In the more than 50 motion pictures that Ronald Reagan appeared in during his acting career, he was cast as the bad guy only once. Reagan felt more comfortable, and was more believable, as the well-intended hero. Yet two years into his first presidential term, as the country endured the worst economic downturn since the Great Depression, Reagan found himself increasingly viewed as the black-hatted villain.
The recession of 1981-82 resulted in record unemployment, bank failures, and farm foreclosures. Critics charged that such dire circumstances were the result of "Reaganomics" -- substantial reductions in government assistance and services, coupled with tax cuts. For his part, Reagan maintained that the faltering economy was the legacy of excessive government growth and spending on the part of his predecessors. He urged the nation to "stay the course," and promised that better days were just around the corner.
Ronald Reagan was a firm believer in the "wisdom of the marketplace." Early in his administration he said, "We who live in free market societies believe that growth, prosperity, and ultimately human fulfillment, are created from the bottom up, not the government down." In Reagan's estimation, the less involved the government was in the affairs of businesses and individuals, the more prosperous the nation as a whole would become. Reagan lobbied Congress to enact significant tax cuts, while he drastically scaled back government spending. As federal funding for many social services programs were cut, responsibility for efforts such as Aid to Families with Dependent Children and school lunches was shifted to individual states. Reagan called this the "new federalism." His critics called it cold-hearted Hooverism.
Reagan was taken aback by charges that his economic program deliberately targeted the underclass. On many occasions he would respond to a letter from an individual in dire straits with a handwritten note of encouragement and a personal check. Reagan never forgot the difficult conditions of his own youth when hearing of the hardships of others. Still, he vigorously maintained that what the downtrodden needed was not a government handout, but a thriving private sector that would provide them with an opportunity to help themselves.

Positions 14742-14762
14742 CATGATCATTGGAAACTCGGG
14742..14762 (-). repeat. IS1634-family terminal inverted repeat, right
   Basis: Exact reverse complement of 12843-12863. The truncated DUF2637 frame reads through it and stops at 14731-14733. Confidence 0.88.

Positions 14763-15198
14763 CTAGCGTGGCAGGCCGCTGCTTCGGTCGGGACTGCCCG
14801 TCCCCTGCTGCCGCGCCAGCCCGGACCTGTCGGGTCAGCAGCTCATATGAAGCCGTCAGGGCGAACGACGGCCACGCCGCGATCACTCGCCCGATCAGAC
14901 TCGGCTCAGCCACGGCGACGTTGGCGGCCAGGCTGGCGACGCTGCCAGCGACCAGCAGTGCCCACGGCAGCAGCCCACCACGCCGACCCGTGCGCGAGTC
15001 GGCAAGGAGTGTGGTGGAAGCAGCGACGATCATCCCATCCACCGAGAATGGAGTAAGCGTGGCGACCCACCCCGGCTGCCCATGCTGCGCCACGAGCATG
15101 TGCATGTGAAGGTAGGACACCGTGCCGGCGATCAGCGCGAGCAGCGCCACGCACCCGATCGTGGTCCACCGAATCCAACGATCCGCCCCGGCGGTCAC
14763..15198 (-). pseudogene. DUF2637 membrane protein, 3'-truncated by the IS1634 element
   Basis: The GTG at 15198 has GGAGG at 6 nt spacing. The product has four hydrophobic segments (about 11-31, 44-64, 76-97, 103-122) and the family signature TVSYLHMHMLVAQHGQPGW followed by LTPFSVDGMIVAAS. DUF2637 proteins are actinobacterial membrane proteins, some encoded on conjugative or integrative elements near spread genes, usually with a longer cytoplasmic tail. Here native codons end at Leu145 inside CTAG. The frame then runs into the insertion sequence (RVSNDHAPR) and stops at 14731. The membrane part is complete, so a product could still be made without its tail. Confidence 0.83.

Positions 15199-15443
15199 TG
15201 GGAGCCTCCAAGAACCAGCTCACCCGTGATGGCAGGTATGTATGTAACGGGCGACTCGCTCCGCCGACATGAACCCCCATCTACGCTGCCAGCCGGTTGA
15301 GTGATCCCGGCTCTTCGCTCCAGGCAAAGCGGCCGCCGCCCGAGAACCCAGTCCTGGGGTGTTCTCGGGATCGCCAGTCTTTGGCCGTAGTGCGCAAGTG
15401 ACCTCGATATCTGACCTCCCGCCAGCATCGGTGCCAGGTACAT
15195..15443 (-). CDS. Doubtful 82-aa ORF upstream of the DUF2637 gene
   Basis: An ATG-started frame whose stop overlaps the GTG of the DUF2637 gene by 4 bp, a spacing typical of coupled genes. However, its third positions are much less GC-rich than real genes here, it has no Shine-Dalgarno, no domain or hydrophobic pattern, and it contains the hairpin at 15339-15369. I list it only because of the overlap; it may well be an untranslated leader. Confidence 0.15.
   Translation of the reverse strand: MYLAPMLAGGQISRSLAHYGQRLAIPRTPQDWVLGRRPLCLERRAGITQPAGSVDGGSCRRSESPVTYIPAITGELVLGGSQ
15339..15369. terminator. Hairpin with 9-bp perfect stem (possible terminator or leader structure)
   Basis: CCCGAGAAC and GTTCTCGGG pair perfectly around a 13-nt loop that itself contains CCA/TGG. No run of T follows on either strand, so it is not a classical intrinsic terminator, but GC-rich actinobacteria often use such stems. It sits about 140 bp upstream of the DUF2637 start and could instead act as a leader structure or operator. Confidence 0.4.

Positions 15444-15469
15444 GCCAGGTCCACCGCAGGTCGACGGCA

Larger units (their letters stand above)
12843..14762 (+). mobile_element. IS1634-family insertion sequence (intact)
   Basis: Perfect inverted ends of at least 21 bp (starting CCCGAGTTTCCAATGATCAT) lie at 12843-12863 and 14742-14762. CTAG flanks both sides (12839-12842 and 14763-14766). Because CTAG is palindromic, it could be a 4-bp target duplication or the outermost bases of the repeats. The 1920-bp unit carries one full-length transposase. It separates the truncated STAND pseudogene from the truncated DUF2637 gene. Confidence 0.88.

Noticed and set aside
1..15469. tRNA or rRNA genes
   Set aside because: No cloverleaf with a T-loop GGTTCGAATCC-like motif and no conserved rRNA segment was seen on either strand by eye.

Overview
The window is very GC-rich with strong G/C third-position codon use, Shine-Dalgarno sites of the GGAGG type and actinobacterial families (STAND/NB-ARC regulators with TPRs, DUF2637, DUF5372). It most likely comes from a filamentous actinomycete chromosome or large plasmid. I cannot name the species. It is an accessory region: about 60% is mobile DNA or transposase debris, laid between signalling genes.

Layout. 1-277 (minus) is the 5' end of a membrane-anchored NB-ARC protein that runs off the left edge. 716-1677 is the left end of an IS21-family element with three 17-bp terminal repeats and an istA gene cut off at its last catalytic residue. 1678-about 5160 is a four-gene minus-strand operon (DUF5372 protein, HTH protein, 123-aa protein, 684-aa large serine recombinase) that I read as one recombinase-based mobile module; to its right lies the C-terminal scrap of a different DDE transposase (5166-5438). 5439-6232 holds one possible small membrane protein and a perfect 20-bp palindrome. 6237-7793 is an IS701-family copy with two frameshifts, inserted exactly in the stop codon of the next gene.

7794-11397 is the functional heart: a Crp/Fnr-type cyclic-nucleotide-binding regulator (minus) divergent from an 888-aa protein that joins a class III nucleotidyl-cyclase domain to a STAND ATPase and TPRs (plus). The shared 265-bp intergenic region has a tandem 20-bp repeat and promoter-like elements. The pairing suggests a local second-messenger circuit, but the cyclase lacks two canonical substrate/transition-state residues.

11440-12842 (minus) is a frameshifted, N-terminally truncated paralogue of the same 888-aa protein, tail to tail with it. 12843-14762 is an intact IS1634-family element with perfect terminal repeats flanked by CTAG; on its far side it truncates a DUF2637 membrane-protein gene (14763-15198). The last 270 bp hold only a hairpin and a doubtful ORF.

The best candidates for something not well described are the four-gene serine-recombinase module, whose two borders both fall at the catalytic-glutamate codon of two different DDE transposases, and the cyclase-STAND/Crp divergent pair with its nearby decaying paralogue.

Midway through his first term, economic conditions did improve. Reagan's stimulus package resulted in decreased inflation and increased employment. Wall Street responded robustly to the upturn in the economy. Beginning in late 1982, the nation enjoyed the longest economic peacetime expansion since World War II. By 1984, a majority of Americans were feeling better about their economic situation, and credited Reagan for making it possible. Few gave serious consideration to an exploding federal deficit, fueled by tax cuts and record spending for defense, and an increasing disparity between the rich and poor.
The rising economic tide of the 1980s did not lift all boats. By 1984, 13 million children lived below the poverty line. Conditions in the inner cities grew more desperate as relief services were cut off. While corporate executives enjoyed record profits, legions of blue collar workers saw their jobs shipped to other countries where wages were lower. Observers used the term "social Darwinism" to describe an economy where only the strong survived. But Reagan believed that these people, too, would benefit from a "trickle-down" economy where increased wealth would find its way into every facet of society.
Reagan applauded nothing more enthusiastically than he did tales of everyday Americans succeeding through hard, honest work. He extolled and promoted an array of conservative social policies that he felt engendered "American values." He successfully courted the newly powerful religious right by speaking out against abortion and for school prayer. While few elements of his social agenda resulted in laws being passed, the nation, as a whole, took a more conservative turn. Those who didn't subscribe to Reagan's social outlook accused him of giving license to intolerance and prejudice.
The economic exuberance of the mid-1980s came to an abrupt halt on October 19, 1987 when the stock market fell more than 500 points. The tumble was seen, in some quarters, as a result of fiscal recklessness encouraged by the Reagan administration. As the national deficit approached $3 trillion, the wisdom of Reaganomics was very much put into question.
Far into the 1990s, debate continued over the legacy of Ronald Reagan's domestic agenda. Supporters pointed to the 118 million new jobs that were created, and increased trade with other nations. Detractors assailed what they saw as irresponsible deregulation resulting in threats to public health and safety.
Ronald Reagan -- hero or villain? In large part, people's perceptions of the man's domestic initiatives depended on how they were affected by them. One fact appeared indisputable: for better or worse, Reagan made a lasting impact.
Eleanor Roosevelt supported the President's New Deal and advocated for civil rights, becoming one of the 20th century's most influential women.
Richard Nixon faced impeachment but also ended the Vietnam War. Part of the award-winning Presidents Collection.
Lyndon Johnson pushed progressive programs before the Vietnam War eroded his support. Part of the award-winning Presidents Collection.
Martha Ballard was a midwife and mother in Maine following the American Revolution.
Quilting and the intimate clues it yields about the lives of 19th century women.
From letters of the second U.S. president, John Adams, and his wife, Abigail, this film explores their tumultuous times.
A central figure in the narrative of how the west was won, Wyatt Earp and his story became an American legend. Part of the Wild West collection.
The U.S. government's response to the Holocaust was slow and fueled by complex social and political factors.